That got me thinking. What is the impact of such information in the marketplace? What do clients and others who use legal services really think? If your business has suffered because of the pandemic, or you’ve had to lay people off, or perhaps you’ve been on furlough or face redundancy, how does this information come across to you?
I have often wondered what motivates individual law firms to report with enthusiasm rising profits, overall and per partner, year on year. What is the objective? As providers of professional services to people and businesses who may be in distress and for whom resort to legal advice is often a necessary though unwelcome step, what image do law firms cultivate when they announce another year of growth and high income?
One can understand that limited companies with shareholders will make a virtue of generating profit and paying dividends. That is, after all, a feature of the capitalist model. Should professional services firms be viewed in the same way? To what extent are lawyers providing a public rather than a private service? Do high-earning lawyers create a favourable impression in the marketplace? A reflection of high quality perhaps?
When I started out in practice, as a solicitor for a short while and then at the Bar, individual advertising was in its infancy and indeed, at the Bar, was frowned upon. Things have changed. At this time of year, we also have the publication of rankings in legal directories. Both solicitors and advocates will be looking anxiously at the Legal 500 or Chambers Guide findings. We will hear about the successes in the weeks ahead. There will be tweets and Linked In entries telling us of those achievements. But what is this really all about?
I write with the experience of promoting mediation, a mediation business and myself when I started out as a mediator back in the early 2000s, and thereafter. I know how important it can feel to achieve Band 1 rankings in the directories – and confess to using these in marketing. There is a sense of conforming (“everyone is doing it”) and a compulsion to align with the market’s expectations. To do so, one needs to discard any feelings of awkwardness regarding self-promotion. In the past two years, I have elected not to participate in this exercise and, as a result, my rankings are slipping significantly. That feels uncomfortable. But why does it matter?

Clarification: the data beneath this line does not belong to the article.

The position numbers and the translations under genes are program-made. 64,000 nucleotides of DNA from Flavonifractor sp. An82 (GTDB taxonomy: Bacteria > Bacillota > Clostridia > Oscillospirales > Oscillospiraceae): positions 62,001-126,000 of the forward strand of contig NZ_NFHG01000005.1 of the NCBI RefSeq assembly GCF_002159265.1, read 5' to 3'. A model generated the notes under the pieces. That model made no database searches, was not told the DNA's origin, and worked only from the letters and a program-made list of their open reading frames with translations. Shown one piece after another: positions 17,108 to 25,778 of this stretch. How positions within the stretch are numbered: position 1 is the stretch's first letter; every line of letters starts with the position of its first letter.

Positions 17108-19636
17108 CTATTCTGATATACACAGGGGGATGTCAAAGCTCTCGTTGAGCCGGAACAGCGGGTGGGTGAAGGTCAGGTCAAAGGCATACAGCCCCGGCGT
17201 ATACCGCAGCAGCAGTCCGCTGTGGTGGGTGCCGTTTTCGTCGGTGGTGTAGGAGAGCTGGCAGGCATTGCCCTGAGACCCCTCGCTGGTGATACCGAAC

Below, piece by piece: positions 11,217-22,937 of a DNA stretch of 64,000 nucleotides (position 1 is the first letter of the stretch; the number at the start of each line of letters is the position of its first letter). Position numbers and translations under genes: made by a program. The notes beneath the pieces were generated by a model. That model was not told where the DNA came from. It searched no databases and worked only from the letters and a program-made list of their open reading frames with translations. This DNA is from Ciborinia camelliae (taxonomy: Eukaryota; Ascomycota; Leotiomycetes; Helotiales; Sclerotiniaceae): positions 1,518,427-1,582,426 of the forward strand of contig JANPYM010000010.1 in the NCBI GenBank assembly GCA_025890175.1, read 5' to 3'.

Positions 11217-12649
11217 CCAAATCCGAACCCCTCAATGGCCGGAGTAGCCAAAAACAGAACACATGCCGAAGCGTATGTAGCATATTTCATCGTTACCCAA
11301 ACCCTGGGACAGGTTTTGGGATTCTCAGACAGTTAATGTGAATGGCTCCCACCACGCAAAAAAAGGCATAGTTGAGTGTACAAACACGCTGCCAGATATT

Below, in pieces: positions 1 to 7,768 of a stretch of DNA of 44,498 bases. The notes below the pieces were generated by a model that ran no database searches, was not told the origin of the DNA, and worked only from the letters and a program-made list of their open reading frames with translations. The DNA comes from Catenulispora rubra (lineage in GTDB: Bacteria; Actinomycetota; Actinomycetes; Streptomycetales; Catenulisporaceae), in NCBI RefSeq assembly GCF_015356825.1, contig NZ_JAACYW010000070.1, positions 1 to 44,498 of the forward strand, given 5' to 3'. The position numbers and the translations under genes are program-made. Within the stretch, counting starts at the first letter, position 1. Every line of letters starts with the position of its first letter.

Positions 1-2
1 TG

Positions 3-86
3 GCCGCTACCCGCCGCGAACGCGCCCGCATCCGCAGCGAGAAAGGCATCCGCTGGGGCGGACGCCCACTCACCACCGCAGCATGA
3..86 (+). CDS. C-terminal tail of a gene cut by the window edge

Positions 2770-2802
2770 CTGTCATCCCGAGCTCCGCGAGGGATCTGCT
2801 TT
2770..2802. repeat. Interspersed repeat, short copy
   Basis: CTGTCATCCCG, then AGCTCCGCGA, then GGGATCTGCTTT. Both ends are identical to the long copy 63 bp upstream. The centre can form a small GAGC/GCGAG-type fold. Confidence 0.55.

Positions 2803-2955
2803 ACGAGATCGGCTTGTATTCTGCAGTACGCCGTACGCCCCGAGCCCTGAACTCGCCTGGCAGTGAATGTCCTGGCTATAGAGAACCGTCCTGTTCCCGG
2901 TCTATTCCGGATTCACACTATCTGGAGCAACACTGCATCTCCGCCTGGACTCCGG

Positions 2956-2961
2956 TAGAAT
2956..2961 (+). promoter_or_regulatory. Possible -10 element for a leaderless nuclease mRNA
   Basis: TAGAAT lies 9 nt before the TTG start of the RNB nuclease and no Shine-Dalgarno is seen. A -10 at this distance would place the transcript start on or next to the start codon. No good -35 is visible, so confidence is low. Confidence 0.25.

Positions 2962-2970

I have wondered how much of this is about ego, about being seen by one’s professional peers as successful. Is approval by peers the real driver? How much does this really matter to those who wish to use our services? How often do clients read these rankings, using them in the way many of us rely on Trip Advisor for our next hotel or restaurant booking?
Recognition of achievement is fine, of course, especially if not sought. But are we being drawn into this whole cavalcade by clever marketing? Never forget that the legal directories charge significant amounts of money for enhanced entries in their publications. It is an industry in itself.
And what of those who do not feature, those ranked at a lower level, those seeking to break into the profession? There is a hierarchy established, a professional pecking order. If so and so is the named “leader in the field”, someone else is not. Does that impact on business generated? Perhaps it does, and that is the way the world now goes round.
Looking back, I have tried to imagine those to whom I looked up to a generation ago in either branch of the profession completing forms or nominating referees to promote themselves in a ranking of peers. That is hard to visualise. And I suspect that announcing record profits in public would not have been thought appropriate in days gone by. We live in a different world now of course. But perhaps we should continue to ask these questions of ourselves and of our profession. What price humility and what cost hubris?
John Sturrock is Founder and Senior Mediator, Core Solutions Group